"Employers should adopt four-day workweeks and permit or expand telecommuting. A four-day workweek would eliminate 20% of commuting. Telecommuting could eliminate even more. Management Technology Associates studies show win-win-win benefits. Businesses reduce premises’ costs, overhead and labor with gains in productivity of 10%-40%. Workers enjoy significant fuel and time savings. Society reduces fuel use, traffic congestion and pollution."
I like this post on happier workers vs drones:
"Today, more than 12 million employees telecommute or “telework” more than 8 hours a week, up from about 6 million in 2000, according to Gartner Dataquest, a firm tracks this sort of stuff. The number will hit nearly 14 million by 2009.
It’s been increasing at a steady rate for several years.
Because it makes sense, it’s eminently economical, and it’s green.
Telecommuting is enabled by technology, of course. Electricity, a computer, the Internet, a cell phone or telephone are the basics.
The benefits to workers are terrific. Telecommuters largely are happier and more efficient than office drones. Their workday can span 24 hours. They can work and spend time with family.
Think about how many resources companies spend on building and maintaining offices - maintenance, insurance, utility costs, furnishings - the list can go on and on. With telecommuting, most companies could function equally well with a smaller bricks-and-mortar footprint."
“more than 28m Americans now work from home at least one day per month and the number is expected to rise to 100m by 2010.”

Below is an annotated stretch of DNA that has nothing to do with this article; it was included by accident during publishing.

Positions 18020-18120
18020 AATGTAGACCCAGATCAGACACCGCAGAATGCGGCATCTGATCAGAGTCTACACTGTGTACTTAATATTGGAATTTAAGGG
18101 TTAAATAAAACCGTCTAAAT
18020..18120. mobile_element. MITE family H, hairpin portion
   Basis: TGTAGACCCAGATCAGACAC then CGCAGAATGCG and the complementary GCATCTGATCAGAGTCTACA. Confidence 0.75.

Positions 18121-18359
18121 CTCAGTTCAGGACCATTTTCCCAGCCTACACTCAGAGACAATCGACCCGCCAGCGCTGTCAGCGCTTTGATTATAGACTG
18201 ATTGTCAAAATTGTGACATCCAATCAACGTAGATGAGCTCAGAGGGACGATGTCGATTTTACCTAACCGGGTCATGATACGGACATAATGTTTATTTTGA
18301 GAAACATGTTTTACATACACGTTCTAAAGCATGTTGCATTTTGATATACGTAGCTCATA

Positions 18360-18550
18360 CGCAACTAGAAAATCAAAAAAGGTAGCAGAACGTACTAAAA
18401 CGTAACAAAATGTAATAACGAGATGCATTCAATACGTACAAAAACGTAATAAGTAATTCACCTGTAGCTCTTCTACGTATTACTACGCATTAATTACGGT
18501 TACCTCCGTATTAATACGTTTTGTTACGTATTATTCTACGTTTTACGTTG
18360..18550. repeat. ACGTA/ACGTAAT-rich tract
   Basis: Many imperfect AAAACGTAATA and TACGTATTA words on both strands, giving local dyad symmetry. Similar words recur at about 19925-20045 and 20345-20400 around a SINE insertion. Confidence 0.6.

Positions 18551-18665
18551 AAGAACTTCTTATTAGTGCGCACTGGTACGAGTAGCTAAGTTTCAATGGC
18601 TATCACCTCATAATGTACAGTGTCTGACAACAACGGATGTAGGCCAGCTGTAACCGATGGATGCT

"Kate Lister, principal researcher at TRN said, “Today only 7.7% of about 16 million Canadian workers telecommute, but 5.2 million more could. If eligible employees worked at home just half the time it would be the same as taking 1.6 million cars off the road for a year. In fact, 170,000 homes could be powered for a year with the energy saved in office electricity alone.”
This blog posts further describes two scenarios in the cost of work, one from the employee and the other the employer.
"Through its open work program, which more than half of Sun’s workforce takes part in, workers have no official desk and, instead, are given the choice to come to the office and find an open space or not come in at all. Jonathan Schwartz, Sun’s chief executive, explains to the Economist that because of the program, Sun has been able to retain its employees longer and increase productivity."
- The average worker only used 64 watts per hour at home, compared to 130 watts per hour in a Sun office.